Last words: What dying people regret
NURSES who care for the terminally ill have revealed the heart-wrenching last words of patients before they die, including their biggest regrets, fears and witnessing glimpses of heaven.
Macmillan palliative care nurses at Royal Stoke University Hospital in Staffordshire, England say patients often wish to see their beloved pet one last time, while others simply request a cup of tea, the New Zealand Herald reports.
One nurse described how an unwell couple asked for their beds to be pushed together before dying within ten days of each other.
Many patients' last words include them complaining life is too short and regretting they spent their hard-earned retirement in ill health.
Previous research from the University of North Carolina found the terminally ill and those on death row are more positive than might be expected, with many calling on family and religion to ease the anxiety of their passing.
As well as some requesting a cup of tea, nurse Dani Jervis said: "We do get people that would like their favourite tipple," the BBC reported.
Nurse Angela Beeson described how an unwell couple simply wanted their beds pushed together so they could lay side-by-side, holding hands, singing 'Slow Boat to China' together.
In terms of feeling regret, Ms Jervis said: "One person said life is too short, do the things that you want, do the things that make you happy."
Ms Beeson added: "People will have worked really hard and found their retirement was spent in ill health, not doing the things they'd hoped to."
Past research from the University of North Carolina reveals the blog posts of terminally ill patients are surprisingly uplifting, with the number of positive words increasing as they approach death.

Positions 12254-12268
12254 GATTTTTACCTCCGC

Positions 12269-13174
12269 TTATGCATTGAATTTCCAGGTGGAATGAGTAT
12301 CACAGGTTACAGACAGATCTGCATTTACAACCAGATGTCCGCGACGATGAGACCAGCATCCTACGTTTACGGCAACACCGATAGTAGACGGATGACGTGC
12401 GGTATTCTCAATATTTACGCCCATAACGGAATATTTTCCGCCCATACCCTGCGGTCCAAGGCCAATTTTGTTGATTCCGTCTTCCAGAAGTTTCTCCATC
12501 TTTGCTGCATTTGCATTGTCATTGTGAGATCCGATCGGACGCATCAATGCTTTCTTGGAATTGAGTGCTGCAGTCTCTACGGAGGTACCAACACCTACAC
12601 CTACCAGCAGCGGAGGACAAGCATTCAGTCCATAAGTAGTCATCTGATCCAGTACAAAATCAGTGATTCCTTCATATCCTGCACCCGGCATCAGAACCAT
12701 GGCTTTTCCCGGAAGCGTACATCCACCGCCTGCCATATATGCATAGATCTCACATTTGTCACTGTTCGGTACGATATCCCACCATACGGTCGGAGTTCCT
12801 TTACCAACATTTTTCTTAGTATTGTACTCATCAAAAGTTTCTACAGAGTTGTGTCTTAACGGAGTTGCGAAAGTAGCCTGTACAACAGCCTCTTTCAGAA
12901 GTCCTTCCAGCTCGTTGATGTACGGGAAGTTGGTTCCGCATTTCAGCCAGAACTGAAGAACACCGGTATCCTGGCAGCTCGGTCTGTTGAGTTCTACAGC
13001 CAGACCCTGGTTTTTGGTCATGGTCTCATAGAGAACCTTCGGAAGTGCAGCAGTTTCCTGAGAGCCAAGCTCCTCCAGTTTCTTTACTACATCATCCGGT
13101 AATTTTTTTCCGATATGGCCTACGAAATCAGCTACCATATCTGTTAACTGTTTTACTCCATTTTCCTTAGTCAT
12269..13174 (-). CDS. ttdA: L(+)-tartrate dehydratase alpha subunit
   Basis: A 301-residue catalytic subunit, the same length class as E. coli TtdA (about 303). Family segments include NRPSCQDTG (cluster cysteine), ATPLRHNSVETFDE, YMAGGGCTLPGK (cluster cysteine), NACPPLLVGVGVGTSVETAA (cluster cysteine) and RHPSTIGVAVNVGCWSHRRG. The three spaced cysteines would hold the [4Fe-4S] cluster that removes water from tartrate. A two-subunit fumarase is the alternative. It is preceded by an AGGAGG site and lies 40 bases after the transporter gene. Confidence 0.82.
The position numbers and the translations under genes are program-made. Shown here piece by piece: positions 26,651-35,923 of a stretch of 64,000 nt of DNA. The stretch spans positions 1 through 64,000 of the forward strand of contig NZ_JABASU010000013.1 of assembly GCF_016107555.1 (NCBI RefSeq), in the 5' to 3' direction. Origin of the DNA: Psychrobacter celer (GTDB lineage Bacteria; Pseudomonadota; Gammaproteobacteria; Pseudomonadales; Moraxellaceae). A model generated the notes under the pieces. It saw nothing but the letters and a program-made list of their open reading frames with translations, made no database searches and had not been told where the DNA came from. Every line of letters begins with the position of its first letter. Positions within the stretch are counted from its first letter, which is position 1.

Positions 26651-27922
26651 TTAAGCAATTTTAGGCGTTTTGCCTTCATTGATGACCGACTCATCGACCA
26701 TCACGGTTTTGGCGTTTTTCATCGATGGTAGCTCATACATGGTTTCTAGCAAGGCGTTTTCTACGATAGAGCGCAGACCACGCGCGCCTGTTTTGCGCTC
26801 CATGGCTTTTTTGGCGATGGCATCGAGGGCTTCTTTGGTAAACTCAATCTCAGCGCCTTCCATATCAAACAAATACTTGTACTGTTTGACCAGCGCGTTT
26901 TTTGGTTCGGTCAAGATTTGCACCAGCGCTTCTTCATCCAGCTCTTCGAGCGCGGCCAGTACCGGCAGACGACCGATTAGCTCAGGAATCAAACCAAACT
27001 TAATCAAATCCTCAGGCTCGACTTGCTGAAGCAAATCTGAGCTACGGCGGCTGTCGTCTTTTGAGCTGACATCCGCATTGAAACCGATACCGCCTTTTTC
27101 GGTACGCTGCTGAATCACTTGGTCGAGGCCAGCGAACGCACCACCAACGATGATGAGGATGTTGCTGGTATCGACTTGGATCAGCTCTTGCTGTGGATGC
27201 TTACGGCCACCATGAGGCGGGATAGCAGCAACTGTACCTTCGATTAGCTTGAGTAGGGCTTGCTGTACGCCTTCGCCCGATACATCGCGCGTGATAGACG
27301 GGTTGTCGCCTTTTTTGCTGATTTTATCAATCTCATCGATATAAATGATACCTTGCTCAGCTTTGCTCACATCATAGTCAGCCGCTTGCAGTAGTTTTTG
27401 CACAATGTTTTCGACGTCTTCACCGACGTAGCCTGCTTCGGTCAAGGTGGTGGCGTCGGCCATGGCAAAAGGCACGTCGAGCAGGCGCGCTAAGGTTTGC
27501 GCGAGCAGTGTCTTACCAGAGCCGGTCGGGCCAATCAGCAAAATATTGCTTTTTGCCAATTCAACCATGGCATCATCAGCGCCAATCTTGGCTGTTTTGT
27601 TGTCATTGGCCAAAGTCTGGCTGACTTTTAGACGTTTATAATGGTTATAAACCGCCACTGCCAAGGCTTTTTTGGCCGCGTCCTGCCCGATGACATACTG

Many also mention family and religion, suggesting these ease their anxiety.
Lead author Kurt Gray said: "When we imagine our emotions as we approach death, we think mostly of sadness and terror.
"But it turns out, dying is less sad and terrifying - and happier - than you think.
"In our imagination, dying is lonely and meaningless, but the final blog posts of terminally ill patients and the last words of death row inmates are filled with love, social connection and meaning."
The Macmillan nurses urge people not to be afraid of death, with some patients reporting they see glimpses of heaven and describe it as "wonderful".
Ms Beeson even said her aunt was "talking" to her deceased grandmother moments before she died.
The team add it is possible to have a "good death", saying communication is key, as well as being pain-free and surrounded by family.
People should openly discuss death and prepare in advance for the end of their lives, they add.
This article was originally published by the NZ Herald and appears here with permission.